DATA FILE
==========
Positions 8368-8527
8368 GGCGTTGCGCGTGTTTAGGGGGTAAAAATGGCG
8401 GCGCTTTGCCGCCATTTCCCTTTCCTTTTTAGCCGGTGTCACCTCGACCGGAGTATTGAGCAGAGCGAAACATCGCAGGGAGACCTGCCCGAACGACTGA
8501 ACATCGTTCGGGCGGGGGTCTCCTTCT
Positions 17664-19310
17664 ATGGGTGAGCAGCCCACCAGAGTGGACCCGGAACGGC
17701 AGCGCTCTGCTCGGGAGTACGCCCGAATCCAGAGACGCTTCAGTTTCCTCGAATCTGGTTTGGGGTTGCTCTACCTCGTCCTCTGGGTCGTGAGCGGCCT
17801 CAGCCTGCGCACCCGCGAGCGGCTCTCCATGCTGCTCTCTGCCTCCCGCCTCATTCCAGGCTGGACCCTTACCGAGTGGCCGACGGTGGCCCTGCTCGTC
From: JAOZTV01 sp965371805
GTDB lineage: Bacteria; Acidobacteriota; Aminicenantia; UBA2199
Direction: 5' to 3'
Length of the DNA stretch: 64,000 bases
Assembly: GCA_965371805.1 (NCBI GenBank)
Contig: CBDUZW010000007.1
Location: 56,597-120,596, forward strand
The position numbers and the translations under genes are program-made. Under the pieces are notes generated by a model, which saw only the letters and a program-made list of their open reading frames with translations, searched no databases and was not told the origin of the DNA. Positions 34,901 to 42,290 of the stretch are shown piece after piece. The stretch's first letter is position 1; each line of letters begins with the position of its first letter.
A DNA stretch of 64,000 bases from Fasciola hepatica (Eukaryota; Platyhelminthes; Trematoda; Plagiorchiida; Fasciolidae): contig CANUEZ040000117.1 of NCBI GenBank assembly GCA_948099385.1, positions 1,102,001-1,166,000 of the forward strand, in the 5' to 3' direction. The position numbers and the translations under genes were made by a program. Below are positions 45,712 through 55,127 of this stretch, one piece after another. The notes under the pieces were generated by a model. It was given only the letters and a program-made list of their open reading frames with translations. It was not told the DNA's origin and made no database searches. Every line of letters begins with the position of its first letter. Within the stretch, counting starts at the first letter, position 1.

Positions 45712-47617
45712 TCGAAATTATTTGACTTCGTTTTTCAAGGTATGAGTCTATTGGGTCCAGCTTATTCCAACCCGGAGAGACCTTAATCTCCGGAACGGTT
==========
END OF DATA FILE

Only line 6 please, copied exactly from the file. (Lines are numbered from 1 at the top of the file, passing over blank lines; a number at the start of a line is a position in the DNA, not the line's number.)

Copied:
17664 ATGGGTGAGCAGCCCACCAGAGTGGACCCGGAACGGC